Last summer, SSTI and JumpStart Inc. conducted a survey of tech-based economic development (TBED) organizations on how groups use and invest in information technology tools. The goal of this survey was to gather a greater understanding of the basic challenges TBED organizations face with regard to information technology, as well as their self-identified strategic goals and whether they believe their IT spending priorities are helping them achieve these goals. Professionals from nearly 250 organizations, including universities, incubators, accelerators and economic development organizations took the survey, and the results are now available in the form of a whitepaper.

U.S. Sources Funded More Than 80% of Worldwide Industrial R&D in 2011

U.S. companies performed over $294 billion in research and development (R&D) in 2011, according to the Business R&D and Innovation Survey (BRDIS) – a business survey conducted annually by the U.S. Census Bureau and the National Science Foundation. Companies funded an overwhelming majority of the industrial R&D conducted in the U.S. (81.2 percent, approximately $238.8 billion). Approximately $55.3 million of industrial R&D (18.8 percent) was funded by other sources, predominately from the federal government ($31.3 billion). U.S. industrial R&D spending accounted for approximately 81 percent of worldwide R&D performance – $363.3 billion in total industrial R&D in 2011. 

White House Announces Commitments to Computer Science Education

This week marks 2014 Computer Science Education Week, the Obama administration’s call to the education, business, foundational, and nonprofit communities to help support and expand access to computer science education in American schools. On Monday, the administration announced several commitments aimed at providing millions of additional students with computer since education, including:

Oregon Reigns as Most ICT-Focused State Economy, According to Report

Oregon derived about 28 percent of its GDP from information and communication technology (ICT) industries in 2012, according to a new report from the Technology CEO Council, based on Moody’s Analytics data.  The report highlights the importance of ICT exports to each state economy. ICT hardware, software and services were the largest U.S. export sector in 2012, generating $272 billion for the U.S. economy. Oregon, Colorado and Washington were the country’s most ICT-focused economies in terms of GDP, while Virginia employed the largest share of its workers in ICT industries. Read the report…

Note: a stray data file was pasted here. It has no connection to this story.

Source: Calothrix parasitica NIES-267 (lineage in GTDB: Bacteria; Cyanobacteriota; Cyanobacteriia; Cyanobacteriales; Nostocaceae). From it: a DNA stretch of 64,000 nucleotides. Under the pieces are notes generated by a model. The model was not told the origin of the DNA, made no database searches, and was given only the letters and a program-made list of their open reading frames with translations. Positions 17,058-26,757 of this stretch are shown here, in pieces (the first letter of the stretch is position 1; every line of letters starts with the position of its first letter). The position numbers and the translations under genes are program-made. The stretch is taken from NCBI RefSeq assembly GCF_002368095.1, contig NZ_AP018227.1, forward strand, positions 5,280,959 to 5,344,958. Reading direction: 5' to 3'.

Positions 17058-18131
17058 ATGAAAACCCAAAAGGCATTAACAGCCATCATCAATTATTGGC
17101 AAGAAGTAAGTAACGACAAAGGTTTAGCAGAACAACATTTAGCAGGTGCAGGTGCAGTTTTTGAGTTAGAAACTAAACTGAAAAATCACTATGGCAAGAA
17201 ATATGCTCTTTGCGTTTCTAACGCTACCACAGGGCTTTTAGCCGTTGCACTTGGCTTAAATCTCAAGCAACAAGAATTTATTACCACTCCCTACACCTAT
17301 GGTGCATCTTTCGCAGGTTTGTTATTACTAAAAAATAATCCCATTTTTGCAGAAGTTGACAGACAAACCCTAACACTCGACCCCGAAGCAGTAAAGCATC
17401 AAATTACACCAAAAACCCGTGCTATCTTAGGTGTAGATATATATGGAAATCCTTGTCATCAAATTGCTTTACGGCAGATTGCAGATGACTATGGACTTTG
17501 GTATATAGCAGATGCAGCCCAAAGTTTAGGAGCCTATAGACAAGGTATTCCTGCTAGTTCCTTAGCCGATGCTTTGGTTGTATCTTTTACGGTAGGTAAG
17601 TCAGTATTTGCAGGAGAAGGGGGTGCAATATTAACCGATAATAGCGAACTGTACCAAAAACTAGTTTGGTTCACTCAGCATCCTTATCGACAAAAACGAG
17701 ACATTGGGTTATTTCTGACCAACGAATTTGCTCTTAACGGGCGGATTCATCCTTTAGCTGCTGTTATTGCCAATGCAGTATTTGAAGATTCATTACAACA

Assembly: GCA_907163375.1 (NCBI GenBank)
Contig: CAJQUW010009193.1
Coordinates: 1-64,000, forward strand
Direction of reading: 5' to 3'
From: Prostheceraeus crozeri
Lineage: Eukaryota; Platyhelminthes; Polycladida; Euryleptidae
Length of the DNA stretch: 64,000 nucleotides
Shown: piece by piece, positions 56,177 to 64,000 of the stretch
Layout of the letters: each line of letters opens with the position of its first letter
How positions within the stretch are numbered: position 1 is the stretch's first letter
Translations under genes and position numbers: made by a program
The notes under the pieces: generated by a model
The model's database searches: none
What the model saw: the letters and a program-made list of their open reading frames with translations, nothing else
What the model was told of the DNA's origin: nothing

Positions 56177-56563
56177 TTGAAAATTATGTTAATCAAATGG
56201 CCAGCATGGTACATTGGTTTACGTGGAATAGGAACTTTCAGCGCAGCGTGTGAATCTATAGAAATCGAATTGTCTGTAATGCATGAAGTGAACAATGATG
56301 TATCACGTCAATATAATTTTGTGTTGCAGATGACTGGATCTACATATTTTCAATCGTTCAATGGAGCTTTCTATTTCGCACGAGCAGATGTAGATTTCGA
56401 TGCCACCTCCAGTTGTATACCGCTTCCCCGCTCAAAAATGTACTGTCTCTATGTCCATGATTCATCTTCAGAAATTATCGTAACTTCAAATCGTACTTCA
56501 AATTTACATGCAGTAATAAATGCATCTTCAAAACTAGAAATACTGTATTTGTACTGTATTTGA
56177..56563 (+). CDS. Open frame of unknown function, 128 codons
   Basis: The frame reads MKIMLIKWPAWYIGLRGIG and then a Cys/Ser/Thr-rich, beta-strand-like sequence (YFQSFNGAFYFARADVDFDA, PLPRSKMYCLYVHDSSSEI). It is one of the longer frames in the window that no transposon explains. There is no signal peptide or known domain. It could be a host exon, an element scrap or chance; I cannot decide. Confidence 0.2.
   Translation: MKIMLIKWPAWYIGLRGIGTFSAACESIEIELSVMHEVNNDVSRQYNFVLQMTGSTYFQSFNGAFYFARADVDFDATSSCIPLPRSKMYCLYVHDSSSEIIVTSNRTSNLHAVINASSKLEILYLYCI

Web-based Platform Connects Manufacturers with Technology Expertise in NY

Manufacturers often struggle with overcoming hurdles to growth, such as implementing new technologies and processes that will streamline operations. A new web-based platform launched in New York aims to address these challenges by connecting small- and medium-sized manufacturing businesses with statewide technology resources and expertise, including industry experts from the New York Manufacturing Extension Partnership, universities and private sector businesses. The initiative, called FuzeHub, allows companies to submit requests for assistance to a team of technical and manufacturing professionals with a quick turn-around time of 48 hours. Customer and market development, supply chain development, technology sourcing and technology transfer are some of the services offered. Read the announcement...

Governments Benefiting from Tech Entrepreneurs: The Tables Have Turned

The field of technology-based economic development strives to provide opportunities and support for budding entrepreneurs and technology-based startups in hopes of strengthening our economies. But, policymakers and governments have much to gain directly from the pool of talented tech entrepreneurs. Technology startups are tapping into the $142 billion public sector market and are helping governments reduce costs and improve their services through innovative web applications and, in some cases, total system overhauls.  Late last week, the city of San Francisco launched an Entrepreneurship-In-Residence program for the city in partnership with the White House, the first of its kind.